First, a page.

The significance of such perceptions should not be underestimated. Putin is now the only BRICS leader to give up his personal participation in a high-profile forum because South Africa essentially refused to host him. The Russian elites and the public at large are not blind to the fact that, 17 months into the full-scale war in Ukraine, their president has turned into a friendless outlaw and an outcast even among allies – so inconvenient and toxic a figure that even Russia's closest partners prefer to keep him at an arm’s length.
The stranded Putin will still connect to the Johannesburg summit via video-link but the president forced to conduct his country’s international relations by Zoom can convey anything but power and grandeur on the international stage. And as the world is shrinking for their ‘irreplaceable’ leader, the elites and average citizens alike are bound to wonder whether an isolated Zoom-president is the best ruler they can have.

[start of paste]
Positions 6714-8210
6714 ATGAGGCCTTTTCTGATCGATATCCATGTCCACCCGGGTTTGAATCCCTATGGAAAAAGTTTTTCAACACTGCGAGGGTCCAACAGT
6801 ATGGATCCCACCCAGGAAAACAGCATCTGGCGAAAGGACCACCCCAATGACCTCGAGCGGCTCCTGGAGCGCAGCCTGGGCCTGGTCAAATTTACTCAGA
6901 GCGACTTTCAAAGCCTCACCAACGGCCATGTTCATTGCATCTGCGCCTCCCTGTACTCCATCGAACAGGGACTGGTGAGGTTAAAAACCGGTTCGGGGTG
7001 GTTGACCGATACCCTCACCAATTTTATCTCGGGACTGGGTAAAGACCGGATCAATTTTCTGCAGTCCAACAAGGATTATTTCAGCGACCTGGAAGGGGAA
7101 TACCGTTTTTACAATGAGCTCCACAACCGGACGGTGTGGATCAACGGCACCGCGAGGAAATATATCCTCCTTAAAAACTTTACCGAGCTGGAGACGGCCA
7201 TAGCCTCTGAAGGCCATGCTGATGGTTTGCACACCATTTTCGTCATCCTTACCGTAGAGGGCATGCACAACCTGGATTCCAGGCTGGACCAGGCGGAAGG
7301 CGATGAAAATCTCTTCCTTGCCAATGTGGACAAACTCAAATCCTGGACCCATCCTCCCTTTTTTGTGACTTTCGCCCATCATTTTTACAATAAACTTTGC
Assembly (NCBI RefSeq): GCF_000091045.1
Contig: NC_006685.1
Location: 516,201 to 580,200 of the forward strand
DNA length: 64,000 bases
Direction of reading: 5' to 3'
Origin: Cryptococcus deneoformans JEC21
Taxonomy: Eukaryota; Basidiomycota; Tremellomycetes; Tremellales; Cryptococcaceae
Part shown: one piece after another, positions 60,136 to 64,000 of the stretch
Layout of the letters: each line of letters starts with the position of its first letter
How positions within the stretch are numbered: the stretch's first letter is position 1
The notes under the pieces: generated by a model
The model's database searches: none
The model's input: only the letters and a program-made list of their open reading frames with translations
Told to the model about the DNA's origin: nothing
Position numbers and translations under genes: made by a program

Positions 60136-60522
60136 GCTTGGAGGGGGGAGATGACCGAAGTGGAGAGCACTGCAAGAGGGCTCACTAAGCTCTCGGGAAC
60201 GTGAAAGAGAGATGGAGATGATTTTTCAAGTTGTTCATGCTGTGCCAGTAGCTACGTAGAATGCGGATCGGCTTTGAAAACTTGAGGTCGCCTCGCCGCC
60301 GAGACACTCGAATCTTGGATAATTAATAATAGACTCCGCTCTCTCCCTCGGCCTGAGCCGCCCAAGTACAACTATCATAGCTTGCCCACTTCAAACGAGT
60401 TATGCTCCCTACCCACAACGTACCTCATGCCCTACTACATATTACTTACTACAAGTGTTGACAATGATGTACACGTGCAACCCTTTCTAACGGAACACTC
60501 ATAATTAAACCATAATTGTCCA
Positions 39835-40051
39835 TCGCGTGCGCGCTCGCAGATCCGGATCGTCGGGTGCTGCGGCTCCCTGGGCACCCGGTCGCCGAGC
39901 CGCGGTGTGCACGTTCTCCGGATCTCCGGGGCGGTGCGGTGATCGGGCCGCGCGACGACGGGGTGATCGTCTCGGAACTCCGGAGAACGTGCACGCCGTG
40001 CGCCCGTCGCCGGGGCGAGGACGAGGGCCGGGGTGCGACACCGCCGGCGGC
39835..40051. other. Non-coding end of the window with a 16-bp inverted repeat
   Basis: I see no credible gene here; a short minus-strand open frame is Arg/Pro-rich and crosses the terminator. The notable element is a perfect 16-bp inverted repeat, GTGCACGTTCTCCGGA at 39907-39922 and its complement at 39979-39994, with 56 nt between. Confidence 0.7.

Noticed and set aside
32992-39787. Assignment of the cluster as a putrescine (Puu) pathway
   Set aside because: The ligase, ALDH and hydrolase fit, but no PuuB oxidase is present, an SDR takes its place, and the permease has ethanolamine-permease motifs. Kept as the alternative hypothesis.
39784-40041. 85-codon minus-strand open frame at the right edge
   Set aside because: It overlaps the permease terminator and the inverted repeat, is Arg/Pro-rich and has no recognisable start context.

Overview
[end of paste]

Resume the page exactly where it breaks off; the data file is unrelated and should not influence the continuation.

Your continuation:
The next year’s BRICS summit is set to take place in Brazil – also an ICC State Party. The script of the first episode in the ICC v. Putin saga has been written, and we will see it play out in Johannesburg next month. But we are far from the finale yet.
Sergey Vasiliev is Associate Professor, Faculty of Law, University of Amsterdam